ShareThis Page

Bills' visit to Steelers adds a competitive wrinkle to training camp

| Monday, Aug. 11, 2014, 10:00 p.m.
Steelers tight end Heath Miller beats linebacker Jordan Hall during practice Monday, Aug. 11, 2014, in Latrobe.
Chaz Palla | Trib Total Media
Steelers tight end Heath Miller beats linebacker Jordan Hall during practice Monday, Aug. 11, 2014, in Latrobe.

The Buffalo Bills and the Steelers are adding a baseball-like element to their final week of training camp: a three-day series.

No scrimmaging is scheduled, and full-scale hitting is supposed to be verboten when the Bills visit St. Vincent to practice against the Steelers on Wednesday and Thursday. The Bills will stay in town to play a preseason game Saturday night at Heinz Field.

Then again, as Steelers right tackle Marcus Gilbert said Monday, nothing is predictable when two opponents are on the same field. He expects the practices to be competitive and, yes, physical.

“You might see a fight here or there,” Gilbert said. “A lot of guys are going to want to prove a point. This is the preseason and a lot of guys are fighting for roster spots. I think this brings the best out of everybody.”

Sometimes the worst, too.Dozens of Falcons and Titans players got into a minutes-long scrap Aug. 4 in which a helmet thrown was toward the Falcons. Atlanta coach Mike Smith even ejected one of his own players. There also was considerable hitting when the Patriots and Redskins practiced against each other last week.

“There's a lot of guys out here fighting for jobs, and there should be an understanding we're all out here trying to get better (and not get hurt or fight),” Steelers tight end Heath Miller said.

Steelers coach Mike Tomlin and Bills coach Doug Marrone hope the practices eliminate what the players say is the tedium of camp.

Thirteen of the 32 NFL teams will practice with another team. The Patriots are working against the Redskins and Eagles. And 49ers coach Jim Harbaugh flew his team cross-country to practice against brother John Harbaugh's Ravens for three days.

“We'll find out what we're really about,” Gilbert said. “The preparation for our upcoming preseason game will be live. We'll play fast. Obviously we'll be playing a lot faster because we'll be practicing against another team, so I think it will be better for both groups.”

This is the first time in 15 years another NFL team has trained with the Steelers, who practiced against the Washington Redskins eight times between 1989-99.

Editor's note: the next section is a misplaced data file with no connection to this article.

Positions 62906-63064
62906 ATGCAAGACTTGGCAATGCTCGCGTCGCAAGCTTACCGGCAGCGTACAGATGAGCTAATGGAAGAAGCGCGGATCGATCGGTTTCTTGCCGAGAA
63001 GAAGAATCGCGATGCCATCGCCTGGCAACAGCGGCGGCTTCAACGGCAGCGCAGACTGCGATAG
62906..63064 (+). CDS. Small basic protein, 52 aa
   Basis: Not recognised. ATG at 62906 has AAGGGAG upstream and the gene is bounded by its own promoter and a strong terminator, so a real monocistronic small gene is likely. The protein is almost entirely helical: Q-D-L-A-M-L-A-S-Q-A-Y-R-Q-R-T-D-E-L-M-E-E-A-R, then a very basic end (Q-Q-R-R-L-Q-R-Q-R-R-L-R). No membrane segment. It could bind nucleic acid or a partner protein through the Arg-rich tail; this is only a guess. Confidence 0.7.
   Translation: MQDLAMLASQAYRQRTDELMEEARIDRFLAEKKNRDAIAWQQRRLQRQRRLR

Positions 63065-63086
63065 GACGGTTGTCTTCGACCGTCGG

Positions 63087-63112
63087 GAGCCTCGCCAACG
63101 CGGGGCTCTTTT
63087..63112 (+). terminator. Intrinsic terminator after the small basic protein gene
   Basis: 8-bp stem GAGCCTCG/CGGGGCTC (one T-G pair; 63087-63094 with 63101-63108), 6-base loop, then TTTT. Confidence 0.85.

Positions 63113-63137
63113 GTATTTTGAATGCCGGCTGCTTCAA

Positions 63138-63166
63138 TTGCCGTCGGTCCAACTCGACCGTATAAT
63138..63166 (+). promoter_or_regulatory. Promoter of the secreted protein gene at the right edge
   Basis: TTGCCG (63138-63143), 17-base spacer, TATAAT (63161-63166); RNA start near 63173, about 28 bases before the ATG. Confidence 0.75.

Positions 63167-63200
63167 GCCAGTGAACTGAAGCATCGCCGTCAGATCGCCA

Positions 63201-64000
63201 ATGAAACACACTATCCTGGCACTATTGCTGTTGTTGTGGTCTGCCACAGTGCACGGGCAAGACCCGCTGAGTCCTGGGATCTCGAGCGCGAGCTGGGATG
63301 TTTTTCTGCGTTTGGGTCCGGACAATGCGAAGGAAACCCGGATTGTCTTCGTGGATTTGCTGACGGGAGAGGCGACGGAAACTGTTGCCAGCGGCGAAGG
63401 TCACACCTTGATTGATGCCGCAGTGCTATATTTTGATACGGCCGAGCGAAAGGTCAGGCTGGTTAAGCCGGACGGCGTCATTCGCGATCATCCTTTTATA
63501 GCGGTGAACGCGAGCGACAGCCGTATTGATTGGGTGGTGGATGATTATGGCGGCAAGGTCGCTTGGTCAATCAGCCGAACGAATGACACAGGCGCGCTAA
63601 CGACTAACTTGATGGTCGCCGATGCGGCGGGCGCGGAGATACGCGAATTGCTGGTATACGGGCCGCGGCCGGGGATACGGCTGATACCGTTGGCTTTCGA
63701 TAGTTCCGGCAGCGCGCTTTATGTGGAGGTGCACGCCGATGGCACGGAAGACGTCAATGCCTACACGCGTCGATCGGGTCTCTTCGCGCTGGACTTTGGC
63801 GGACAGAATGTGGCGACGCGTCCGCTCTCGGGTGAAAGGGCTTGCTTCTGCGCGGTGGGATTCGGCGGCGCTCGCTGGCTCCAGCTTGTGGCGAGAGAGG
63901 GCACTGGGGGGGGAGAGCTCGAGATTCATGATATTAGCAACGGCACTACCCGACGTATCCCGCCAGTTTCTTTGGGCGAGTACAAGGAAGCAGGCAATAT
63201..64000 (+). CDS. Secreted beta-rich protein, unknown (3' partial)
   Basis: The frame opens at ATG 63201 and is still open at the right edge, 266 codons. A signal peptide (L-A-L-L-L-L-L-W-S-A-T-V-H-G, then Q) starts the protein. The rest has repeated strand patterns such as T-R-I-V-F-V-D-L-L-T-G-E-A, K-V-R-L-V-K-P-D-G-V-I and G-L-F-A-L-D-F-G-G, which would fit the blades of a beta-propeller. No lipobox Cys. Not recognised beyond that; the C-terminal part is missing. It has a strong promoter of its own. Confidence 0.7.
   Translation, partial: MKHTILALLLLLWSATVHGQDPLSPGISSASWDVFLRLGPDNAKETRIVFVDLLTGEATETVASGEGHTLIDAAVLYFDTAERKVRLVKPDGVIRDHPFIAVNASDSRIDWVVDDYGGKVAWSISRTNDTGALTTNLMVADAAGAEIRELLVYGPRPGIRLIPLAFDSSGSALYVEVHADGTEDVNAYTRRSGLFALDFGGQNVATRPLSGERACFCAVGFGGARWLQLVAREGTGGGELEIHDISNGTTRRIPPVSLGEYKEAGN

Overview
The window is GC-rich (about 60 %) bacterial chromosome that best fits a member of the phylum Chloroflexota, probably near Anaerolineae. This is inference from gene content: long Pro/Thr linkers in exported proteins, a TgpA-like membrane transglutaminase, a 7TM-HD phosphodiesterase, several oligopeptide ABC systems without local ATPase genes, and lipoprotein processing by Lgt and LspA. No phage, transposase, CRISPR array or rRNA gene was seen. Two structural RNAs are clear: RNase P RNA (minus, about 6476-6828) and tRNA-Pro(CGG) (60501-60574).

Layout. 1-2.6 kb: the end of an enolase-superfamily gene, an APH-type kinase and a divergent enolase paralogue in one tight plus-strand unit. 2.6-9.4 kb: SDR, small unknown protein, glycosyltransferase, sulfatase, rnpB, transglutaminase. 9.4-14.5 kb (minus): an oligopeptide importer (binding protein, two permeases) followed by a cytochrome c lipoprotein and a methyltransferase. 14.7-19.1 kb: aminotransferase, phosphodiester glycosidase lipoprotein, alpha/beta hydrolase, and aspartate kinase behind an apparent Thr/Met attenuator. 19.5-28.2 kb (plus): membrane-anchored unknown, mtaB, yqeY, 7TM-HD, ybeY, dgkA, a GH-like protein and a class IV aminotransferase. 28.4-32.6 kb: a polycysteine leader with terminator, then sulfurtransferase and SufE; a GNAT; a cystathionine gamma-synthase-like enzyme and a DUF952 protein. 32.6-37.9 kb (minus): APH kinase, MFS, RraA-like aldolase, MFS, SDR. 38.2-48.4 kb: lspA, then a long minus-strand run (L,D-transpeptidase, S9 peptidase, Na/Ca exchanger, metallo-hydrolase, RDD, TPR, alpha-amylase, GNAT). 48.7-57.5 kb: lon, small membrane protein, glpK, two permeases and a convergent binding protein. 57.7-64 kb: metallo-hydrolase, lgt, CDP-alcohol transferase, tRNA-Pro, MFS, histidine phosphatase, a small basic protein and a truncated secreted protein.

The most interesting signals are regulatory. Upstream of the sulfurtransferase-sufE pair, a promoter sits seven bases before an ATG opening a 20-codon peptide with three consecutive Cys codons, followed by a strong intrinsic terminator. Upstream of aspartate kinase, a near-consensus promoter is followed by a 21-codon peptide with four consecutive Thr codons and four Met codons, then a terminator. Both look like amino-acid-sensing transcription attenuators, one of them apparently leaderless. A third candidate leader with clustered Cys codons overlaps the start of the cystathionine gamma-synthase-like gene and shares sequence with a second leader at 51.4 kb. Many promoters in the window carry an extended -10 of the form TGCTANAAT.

Back then, the teams held full-scale scrimmages, sometimes twice a day, and several were televised. Bills and Steelers officials met Monday to wrap up the logistical aspects of the practices. The teams are expected to work against each other in position drills and in 7-on-7 and 11-on-11 passing drills.

“We're not hitting on each other. We can hit on another team,” linebacker Lawrence Timmons said. “I'm definitely looking forward to that. You get tired of hitting the same guys every day. It's fun for the players.”

“We need to put these guys in as many challenging situations, uncomfortable situations as we can,” Tomlin said. “Working against an unfamiliar opponent, an unfamiliar scheme in many instances in a practice setting, I just think, raises the level of urgency. “

The Bills play a 4-3 defense, which the Steelers don't get to see in practice, and the Bills get to work against the Steelers' 3-4.

“It will be great for our defense to go against a mobile quarterback (EJ Manuel) and some of the things they're doing offensively,” Tomlin said. “They're a good dance partner for us, if you will, because they do a lot of things a little bit differently than we do.”

“We don't get a lot of 4-3 work. Obviously, through training camp, we're 3-4, 3-4, 3-4,” tight end Heath Miller said. “It should be good preparation for us.”

Alan Robinson is a staff writer for Trib Total Media. Reach him at or via Twitter @arobinson_Trib.

TribLIVE commenting policy

You are solely responsible for your comments and by using you agree to our Terms of Service.

We moderate comments. Our goal is to provide substantive commentary for a general readership. By screening submissions, we provide a space where readers can share intelligent and informed commentary that enhances the quality of our news and information.

While most comments will be posted if they are on-topic and not abusive, moderating decisions are subjective. We will make them as carefully and consistently as we can. Because of the volume of reader comments, we cannot review individual moderation decisions with readers.

We value thoughtful comments representing a range of views that make their point quickly and politely. We make an effort to protect discussions from repeated comments either by the same reader or different readers

We follow the same standards for taste as the daily newspaper. A few things we won't tolerate: personal attacks, obscenity, vulgarity, profanity (including expletives and letters followed by dashes), commercial promotion, impersonations, incoherence, proselytizing and SHOUTING. Don't include URLs to Web sites.

We do not edit comments. They are either approved or deleted. We reserve the right to edit a comment that is quoted or excerpted in an article. In this case, we may fix spelling and punctuation.

We welcome strong opinions and criticism of our work, but we don't want comments to become bogged down with discussions of our policies and we will moderate accordingly.

We appreciate it when readers and people quoted in articles or blog posts point out errors of fact or emphasis and will investigate all assertions. But these suggestions should be sent via e-mail. To avoid distracting other readers, we won't publish comments that suggest a correction. Instead, corrections will be made in a blog post or in an article.